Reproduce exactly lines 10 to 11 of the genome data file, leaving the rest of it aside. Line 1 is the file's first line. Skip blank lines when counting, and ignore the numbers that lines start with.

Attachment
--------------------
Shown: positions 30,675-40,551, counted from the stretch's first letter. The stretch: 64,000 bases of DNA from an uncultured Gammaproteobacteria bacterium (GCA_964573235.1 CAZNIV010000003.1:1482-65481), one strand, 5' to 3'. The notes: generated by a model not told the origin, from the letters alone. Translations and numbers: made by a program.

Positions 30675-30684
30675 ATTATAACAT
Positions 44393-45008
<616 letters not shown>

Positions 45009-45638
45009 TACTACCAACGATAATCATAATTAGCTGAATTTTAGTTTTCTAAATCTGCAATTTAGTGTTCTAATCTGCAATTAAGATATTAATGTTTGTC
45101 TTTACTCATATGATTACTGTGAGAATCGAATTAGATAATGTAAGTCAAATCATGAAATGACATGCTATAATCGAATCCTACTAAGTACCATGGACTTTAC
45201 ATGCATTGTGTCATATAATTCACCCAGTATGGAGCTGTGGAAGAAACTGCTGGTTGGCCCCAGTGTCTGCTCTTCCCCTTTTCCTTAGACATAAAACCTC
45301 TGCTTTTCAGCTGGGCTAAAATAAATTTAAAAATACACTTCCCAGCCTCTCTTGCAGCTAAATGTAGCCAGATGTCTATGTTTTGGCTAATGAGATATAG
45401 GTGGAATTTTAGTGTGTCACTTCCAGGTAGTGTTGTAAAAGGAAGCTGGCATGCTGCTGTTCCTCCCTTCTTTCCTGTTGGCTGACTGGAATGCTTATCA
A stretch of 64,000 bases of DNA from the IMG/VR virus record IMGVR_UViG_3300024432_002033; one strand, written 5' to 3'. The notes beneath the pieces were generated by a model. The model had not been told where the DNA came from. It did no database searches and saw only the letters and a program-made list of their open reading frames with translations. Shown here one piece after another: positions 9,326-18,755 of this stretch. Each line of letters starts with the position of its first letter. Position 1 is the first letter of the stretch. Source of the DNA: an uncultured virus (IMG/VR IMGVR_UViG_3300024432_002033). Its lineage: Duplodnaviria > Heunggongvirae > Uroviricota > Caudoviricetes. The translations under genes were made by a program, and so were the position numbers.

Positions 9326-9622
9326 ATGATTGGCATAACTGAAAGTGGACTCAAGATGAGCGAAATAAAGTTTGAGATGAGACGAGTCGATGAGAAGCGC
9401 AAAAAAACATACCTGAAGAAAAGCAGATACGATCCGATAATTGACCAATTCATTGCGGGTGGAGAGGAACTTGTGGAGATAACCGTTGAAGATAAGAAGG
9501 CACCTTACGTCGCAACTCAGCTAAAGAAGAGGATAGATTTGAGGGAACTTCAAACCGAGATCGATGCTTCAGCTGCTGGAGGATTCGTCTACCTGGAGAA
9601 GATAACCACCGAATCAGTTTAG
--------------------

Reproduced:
45301 TGCTTTTCAGCTGGGCTAAAATAAATTTAAAAATACACTTCCCAGCCTCTCTTGCAGCTAAATGTAGCCAGATGTCTATGTTTTGGCTAATGAGATATAG
45401 GTGGAATTTTAGTGTGTCACTTCCAGGTAGTGTTGTAAAAGGAAGCTGGCATGCTGCTGTTCCTCCCTTCTTTCCTGTTGGCTGACTGGAATGCTTATCA